Etymology
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road kill (n.)

also roadkill, "animal killed by vehicular traffic," 1962, from road (n.) + kill (n.). The figurative sense is from 1992.

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humble pie (n.)
to eat humble pie (1830) is from umble pie (1640s), pie made from umbles "edible inner parts of an animal" (especially deer), considered a low-class food. The similar sense of similar-sounding words (the "h" of humble (adj.) was not then pronounced) converged to make the pun. Umbles is Middle English numbles "offal," with loss of n- through assimilation into preceding article.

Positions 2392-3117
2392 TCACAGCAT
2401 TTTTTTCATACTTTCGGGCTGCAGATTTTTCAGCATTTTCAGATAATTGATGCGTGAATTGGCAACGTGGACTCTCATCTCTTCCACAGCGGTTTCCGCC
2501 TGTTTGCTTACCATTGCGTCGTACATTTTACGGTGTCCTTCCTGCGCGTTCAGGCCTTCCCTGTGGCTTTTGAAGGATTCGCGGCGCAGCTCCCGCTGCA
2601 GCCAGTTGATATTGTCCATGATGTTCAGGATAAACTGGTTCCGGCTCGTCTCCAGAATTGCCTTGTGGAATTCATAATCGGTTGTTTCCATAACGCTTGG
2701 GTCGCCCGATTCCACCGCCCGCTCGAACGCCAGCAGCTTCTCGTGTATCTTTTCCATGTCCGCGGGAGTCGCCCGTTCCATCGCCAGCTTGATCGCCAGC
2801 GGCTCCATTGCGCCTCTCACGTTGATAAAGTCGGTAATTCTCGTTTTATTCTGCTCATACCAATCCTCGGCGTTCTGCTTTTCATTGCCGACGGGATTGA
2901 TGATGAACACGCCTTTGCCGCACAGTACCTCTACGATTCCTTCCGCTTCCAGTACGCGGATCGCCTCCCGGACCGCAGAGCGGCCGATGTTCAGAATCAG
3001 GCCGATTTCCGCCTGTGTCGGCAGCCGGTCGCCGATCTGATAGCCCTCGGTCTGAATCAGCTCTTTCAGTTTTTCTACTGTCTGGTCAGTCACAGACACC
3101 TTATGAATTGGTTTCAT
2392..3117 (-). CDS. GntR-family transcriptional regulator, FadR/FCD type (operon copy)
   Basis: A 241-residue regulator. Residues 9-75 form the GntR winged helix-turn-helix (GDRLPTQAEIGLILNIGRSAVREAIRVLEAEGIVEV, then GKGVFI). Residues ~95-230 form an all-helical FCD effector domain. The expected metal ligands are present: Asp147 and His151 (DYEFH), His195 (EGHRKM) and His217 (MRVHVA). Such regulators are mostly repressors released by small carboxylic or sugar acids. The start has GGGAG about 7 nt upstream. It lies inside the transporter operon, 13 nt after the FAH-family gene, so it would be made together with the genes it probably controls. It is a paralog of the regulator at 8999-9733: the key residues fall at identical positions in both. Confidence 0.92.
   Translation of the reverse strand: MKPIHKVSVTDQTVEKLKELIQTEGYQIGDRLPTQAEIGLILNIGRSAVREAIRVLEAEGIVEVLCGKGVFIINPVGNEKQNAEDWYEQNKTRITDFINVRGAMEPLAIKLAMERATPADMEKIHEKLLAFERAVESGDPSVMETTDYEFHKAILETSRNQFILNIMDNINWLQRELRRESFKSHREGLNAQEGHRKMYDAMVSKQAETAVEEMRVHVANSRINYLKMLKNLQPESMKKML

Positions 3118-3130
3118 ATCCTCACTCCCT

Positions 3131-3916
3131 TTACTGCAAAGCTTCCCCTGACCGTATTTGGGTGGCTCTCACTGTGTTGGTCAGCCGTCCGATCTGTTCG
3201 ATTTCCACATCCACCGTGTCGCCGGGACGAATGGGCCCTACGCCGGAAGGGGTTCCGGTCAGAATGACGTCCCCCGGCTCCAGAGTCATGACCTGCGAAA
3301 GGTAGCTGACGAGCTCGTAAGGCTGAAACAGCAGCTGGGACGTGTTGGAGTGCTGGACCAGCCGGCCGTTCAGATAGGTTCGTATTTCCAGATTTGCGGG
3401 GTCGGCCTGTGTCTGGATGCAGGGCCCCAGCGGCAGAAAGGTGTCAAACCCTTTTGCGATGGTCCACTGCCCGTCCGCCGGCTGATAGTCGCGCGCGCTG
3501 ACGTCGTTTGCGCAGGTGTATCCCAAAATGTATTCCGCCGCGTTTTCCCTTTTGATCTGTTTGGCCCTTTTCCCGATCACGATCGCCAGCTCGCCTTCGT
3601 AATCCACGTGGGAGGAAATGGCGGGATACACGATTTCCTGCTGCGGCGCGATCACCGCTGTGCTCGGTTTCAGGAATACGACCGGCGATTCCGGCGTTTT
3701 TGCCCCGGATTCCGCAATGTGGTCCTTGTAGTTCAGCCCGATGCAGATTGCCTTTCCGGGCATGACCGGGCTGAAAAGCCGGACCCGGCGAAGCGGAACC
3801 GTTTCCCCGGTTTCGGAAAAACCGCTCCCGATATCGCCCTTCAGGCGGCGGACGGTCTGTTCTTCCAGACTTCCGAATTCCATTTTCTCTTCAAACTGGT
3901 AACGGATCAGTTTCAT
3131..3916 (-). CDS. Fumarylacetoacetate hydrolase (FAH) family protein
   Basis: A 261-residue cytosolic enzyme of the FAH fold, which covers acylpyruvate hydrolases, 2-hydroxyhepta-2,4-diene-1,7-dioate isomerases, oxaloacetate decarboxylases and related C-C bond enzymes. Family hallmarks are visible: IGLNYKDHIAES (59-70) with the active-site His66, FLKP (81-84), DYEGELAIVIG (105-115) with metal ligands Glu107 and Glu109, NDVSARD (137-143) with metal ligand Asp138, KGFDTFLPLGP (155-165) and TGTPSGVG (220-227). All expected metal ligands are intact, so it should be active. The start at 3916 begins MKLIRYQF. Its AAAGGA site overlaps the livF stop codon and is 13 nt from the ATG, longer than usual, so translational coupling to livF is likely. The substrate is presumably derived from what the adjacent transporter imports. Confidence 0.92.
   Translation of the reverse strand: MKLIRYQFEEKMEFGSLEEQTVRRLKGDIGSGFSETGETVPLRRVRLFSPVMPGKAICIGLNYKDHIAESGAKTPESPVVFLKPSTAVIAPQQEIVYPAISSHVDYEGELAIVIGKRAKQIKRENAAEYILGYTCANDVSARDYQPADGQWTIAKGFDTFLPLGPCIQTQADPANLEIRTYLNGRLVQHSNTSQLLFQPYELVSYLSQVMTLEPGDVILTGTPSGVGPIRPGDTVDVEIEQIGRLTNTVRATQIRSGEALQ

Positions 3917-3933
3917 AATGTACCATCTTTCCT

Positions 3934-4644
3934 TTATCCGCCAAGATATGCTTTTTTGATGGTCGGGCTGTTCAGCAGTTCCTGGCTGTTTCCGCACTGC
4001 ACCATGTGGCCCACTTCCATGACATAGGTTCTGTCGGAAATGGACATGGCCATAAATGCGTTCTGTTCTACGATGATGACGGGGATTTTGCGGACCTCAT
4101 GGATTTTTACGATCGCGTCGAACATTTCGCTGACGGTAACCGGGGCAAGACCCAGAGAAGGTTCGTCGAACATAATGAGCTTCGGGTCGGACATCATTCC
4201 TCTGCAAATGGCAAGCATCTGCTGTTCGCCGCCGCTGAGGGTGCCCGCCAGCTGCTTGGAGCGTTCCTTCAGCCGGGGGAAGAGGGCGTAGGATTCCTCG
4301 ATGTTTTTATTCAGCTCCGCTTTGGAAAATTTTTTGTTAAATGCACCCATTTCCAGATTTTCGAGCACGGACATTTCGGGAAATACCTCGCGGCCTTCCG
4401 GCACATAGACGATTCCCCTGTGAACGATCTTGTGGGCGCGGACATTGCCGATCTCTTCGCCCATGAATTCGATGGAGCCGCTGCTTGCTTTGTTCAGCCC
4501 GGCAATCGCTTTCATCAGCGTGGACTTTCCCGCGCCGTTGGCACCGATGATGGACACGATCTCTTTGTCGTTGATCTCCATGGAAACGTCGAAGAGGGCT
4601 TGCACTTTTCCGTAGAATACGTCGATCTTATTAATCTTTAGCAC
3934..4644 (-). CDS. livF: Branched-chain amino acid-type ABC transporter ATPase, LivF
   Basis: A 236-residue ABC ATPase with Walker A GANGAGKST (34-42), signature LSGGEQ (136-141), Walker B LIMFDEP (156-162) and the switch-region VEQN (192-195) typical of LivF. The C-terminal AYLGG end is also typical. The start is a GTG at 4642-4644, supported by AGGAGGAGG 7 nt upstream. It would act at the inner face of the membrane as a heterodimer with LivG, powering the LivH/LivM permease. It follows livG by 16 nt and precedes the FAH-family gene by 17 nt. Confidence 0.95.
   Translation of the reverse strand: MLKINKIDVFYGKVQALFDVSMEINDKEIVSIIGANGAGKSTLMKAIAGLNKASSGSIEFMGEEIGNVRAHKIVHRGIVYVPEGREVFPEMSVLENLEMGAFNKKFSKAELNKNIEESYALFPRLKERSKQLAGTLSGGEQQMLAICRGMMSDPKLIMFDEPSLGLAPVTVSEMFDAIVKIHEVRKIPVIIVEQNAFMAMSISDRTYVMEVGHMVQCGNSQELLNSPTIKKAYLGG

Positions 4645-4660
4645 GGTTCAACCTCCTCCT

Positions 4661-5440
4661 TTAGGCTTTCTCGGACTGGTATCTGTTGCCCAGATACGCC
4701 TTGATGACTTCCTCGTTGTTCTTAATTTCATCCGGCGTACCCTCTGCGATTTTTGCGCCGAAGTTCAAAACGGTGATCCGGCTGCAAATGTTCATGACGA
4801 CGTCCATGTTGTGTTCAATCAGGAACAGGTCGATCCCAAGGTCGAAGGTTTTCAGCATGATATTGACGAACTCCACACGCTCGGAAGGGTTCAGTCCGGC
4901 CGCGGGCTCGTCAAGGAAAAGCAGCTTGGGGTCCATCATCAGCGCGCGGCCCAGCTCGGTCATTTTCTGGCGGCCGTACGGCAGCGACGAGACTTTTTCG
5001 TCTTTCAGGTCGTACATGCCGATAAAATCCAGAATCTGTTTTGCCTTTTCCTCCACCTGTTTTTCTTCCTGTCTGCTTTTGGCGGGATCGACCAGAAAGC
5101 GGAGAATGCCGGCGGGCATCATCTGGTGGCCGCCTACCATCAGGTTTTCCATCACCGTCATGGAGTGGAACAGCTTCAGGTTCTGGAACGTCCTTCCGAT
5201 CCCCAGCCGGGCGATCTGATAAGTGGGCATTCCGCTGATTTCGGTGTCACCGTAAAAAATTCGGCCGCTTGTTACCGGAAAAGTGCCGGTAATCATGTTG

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sea monkey (n.)

1909 as a heraldic animal, 1964 as a U.S. proprietary name for brine shrimp (Artemia salina), which had been raised as food for aquarium fish but were marketed as pets by U.S. inventor Harold von Braunhut (1926-2003), who also invented "X-Ray Specs" and popularized pet hermit crabs. He began marketing them in comic book advertisements in 1960 as "Instant Life," and changed the name to Sea Monkeys in 1964, so called for their long tails.

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bee's knees (n.)
1923, a survivor of a fad around this year for slang terms denoting "excellence" and based on animal anatomy. Also existed in the more ribald form bee's nuts. Other versions that lasted through the century are cat's whiskers (1923), cat's pajamas, cat's meow. More obscure examples are canary's tusks, cat's nuts and flea's eyebrows. The fad still had a heartbeat in Britain at the end of the century, as attested by the appearance of dog's bollocks in 1989. Bee's knee was used as far back as 1797 for "something insignificant."
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